The reason that it does not need to threaten us is, because it then frees us to look at the whole process of etymology in a way that is renewing to our minds. 1 Chronicles 1:24-31 outlines what we know is a genealogy of human beings, though not the geneology of words, as is the case of etymology. What we learn is that there is a history moving from Shem (Semites/Semitic people) to Abraham (the first known Hebrew) to Isaac (Abraham's promised son) that is continuous. Yet from Abraham to Ishmael, there is a break in that continuity, as Ishmael and his mother are sent out from Abraham's household. I learned to pay attention to these kinds of details from my grandmother's analysis of family trees. I grew up hearing all about genealogies.

This is significant, not just in terms of human genealogy, but also in terms of the geneology of words. In the etymology of holy, it is as though we are following what I will call reverse history, because the movement is not from predecessor to descendant, from Hebrew to Arabic, but from Arabic to Hebrew. Or maybe more accurately, as though Hebrew and Arabic came from the same generation. But human genealogy says that history moved from Abraham, whose family tree speaks Hebrew, to Ishmael, whose family tree speaks Arabic, rather than history moving backwards to Abraham. The current view of etymology is problematic, based on what we know explicitly about history. And this history is not uncertain, but certain. What can be added is that not only is it dangerous to proceed backwards from descendant to predecessor, but it might be safer to go back further to another predecessor. We know that in Babylonian, a predessor to Hebrew, there appears to be a word that is very similar to the Hebrew word for holy, that has the meaning of shine, which is the basis for the meaning of wholeness. There is also another Hebrew word that clearly has this same meaning, that is a possible predecessor for the word we translate holy.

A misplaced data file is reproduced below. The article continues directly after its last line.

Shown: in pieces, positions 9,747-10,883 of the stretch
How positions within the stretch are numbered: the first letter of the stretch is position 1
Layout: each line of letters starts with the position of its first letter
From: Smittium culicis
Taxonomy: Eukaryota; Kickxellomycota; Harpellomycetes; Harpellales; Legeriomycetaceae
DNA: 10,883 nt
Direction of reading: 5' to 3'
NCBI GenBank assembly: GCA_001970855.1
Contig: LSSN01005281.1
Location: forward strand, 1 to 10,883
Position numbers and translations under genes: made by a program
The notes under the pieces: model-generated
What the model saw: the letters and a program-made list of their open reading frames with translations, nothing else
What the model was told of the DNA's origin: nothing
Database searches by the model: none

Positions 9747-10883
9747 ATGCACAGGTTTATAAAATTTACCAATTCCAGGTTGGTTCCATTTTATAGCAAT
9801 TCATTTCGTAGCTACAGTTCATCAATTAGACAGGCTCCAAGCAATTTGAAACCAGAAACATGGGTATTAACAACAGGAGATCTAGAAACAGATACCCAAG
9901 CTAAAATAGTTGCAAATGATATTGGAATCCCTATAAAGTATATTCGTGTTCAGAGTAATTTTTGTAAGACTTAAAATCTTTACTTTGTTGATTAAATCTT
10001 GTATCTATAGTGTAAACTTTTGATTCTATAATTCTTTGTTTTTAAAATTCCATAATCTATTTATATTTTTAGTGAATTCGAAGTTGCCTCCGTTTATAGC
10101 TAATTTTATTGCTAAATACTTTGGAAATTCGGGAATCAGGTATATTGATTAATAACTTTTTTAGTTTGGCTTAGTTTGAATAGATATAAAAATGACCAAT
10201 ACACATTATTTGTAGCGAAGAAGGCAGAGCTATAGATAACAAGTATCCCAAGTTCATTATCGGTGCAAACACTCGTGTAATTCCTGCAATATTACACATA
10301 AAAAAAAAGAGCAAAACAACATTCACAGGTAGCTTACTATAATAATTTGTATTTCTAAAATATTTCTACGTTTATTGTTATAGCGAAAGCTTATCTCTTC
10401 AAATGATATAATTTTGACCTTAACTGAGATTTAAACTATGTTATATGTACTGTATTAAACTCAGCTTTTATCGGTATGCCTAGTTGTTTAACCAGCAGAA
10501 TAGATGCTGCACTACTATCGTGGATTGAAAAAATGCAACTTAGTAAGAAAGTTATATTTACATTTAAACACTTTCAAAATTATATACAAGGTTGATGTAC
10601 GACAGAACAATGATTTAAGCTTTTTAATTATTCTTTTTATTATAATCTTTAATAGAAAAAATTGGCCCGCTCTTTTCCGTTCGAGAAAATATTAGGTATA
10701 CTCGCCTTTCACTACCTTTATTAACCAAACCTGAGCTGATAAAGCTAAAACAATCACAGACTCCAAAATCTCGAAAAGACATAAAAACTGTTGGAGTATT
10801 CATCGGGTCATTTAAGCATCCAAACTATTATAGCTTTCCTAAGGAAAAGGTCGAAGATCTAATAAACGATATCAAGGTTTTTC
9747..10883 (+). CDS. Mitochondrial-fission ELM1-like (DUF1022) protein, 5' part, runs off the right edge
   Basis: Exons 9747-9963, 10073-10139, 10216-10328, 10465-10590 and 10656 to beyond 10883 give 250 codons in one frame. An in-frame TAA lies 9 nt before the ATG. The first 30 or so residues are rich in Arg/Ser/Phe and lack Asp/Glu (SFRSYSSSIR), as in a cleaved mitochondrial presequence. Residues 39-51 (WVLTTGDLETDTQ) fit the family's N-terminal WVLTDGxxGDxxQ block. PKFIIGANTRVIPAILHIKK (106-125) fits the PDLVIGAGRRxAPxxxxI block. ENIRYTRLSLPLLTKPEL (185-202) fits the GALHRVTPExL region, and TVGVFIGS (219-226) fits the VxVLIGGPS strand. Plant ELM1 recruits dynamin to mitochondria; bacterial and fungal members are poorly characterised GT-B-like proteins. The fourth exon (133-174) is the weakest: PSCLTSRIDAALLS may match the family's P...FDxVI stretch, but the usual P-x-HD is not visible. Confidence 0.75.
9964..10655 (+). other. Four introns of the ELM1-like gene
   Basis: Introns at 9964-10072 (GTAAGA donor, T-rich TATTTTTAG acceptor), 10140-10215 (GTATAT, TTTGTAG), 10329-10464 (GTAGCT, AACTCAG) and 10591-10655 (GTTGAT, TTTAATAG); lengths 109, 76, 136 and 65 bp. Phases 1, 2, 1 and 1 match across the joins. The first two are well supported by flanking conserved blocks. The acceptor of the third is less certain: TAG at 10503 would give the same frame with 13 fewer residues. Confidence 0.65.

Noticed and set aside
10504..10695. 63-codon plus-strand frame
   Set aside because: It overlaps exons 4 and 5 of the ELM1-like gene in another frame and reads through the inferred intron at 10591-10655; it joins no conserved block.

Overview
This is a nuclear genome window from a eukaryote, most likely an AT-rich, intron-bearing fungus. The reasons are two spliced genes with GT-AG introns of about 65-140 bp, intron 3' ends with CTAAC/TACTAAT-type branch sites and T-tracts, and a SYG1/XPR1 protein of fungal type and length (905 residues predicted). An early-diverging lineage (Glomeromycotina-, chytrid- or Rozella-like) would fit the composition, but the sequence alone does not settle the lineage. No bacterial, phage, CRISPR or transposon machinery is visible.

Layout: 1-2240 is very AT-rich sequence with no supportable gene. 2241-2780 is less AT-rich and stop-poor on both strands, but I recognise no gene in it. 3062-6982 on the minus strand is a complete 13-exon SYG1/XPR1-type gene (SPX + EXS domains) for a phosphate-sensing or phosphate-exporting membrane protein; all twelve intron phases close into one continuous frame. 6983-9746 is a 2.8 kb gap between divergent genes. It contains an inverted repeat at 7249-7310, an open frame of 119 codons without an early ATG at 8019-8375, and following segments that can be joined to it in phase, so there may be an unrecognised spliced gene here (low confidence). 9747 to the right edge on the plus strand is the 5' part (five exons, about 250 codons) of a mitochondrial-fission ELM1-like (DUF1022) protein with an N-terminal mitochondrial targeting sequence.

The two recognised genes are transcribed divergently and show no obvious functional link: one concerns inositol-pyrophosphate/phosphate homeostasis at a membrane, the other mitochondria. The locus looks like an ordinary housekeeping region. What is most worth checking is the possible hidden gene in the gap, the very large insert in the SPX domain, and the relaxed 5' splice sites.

The other thing that explicit history tells us is that Ishmael's influence would no longer be that of an insider, but that of an outsider. If Hebrew can be known from what we know in Arabic, then we want to be sure there could not be any outsider corruption. The danger is that when Ishmael moves away, the probability of language change increases. There is now a greater possibility of outsider influence. This problem I would describe as outsider borrowing versus insider inheritance. I wish we knew the meaning of holy from Isaac's descendants rather than from Ishmael's, because language change increases with geographical distance, as a general rule. Leaving and going out geographically is significant to the process of change and the loss of continuity. This I learned when studying linguistics as an undergraduate.